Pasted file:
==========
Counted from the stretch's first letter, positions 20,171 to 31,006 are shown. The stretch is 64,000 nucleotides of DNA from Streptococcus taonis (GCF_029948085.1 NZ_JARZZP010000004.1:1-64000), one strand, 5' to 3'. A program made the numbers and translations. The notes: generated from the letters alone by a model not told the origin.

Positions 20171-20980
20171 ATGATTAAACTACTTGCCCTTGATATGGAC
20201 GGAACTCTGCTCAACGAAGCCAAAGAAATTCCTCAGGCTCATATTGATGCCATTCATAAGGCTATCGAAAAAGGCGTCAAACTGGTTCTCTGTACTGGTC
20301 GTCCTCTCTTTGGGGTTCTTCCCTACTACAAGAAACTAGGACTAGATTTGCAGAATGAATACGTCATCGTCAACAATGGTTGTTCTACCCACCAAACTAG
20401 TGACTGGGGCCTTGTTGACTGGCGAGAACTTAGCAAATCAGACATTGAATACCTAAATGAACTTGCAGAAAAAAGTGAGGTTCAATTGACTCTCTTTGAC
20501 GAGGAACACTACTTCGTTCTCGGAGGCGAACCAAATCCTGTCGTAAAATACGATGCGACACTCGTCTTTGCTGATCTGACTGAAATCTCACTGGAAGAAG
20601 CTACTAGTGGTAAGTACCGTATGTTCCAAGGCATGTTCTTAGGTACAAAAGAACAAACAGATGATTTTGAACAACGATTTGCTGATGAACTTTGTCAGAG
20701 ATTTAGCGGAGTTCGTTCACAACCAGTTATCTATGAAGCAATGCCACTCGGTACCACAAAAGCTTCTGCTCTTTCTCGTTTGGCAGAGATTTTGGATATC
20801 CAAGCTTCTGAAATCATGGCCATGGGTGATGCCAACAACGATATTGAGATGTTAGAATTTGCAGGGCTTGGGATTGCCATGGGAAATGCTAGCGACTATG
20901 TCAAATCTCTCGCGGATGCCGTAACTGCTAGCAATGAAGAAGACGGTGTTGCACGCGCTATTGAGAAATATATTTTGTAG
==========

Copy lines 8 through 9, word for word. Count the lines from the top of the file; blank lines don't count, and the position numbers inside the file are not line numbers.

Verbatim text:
20601 CTACTAGTGGTAAGTACCGTATGTTCCAAGGCATGTTCTTAGGTACAAAAGAACAAACAGATGATTTTGAACAACGATTTGCTGATGAACTTTGTCAGAG
20701 ATTTAGCGGAGTTCGTTCACAACCAGTTATCTATGAAGCAATGCCACTCGGTACCACAAAAGCTTCTGCTCTTTCTCGTTTGGCAGAGATTTTGGATATC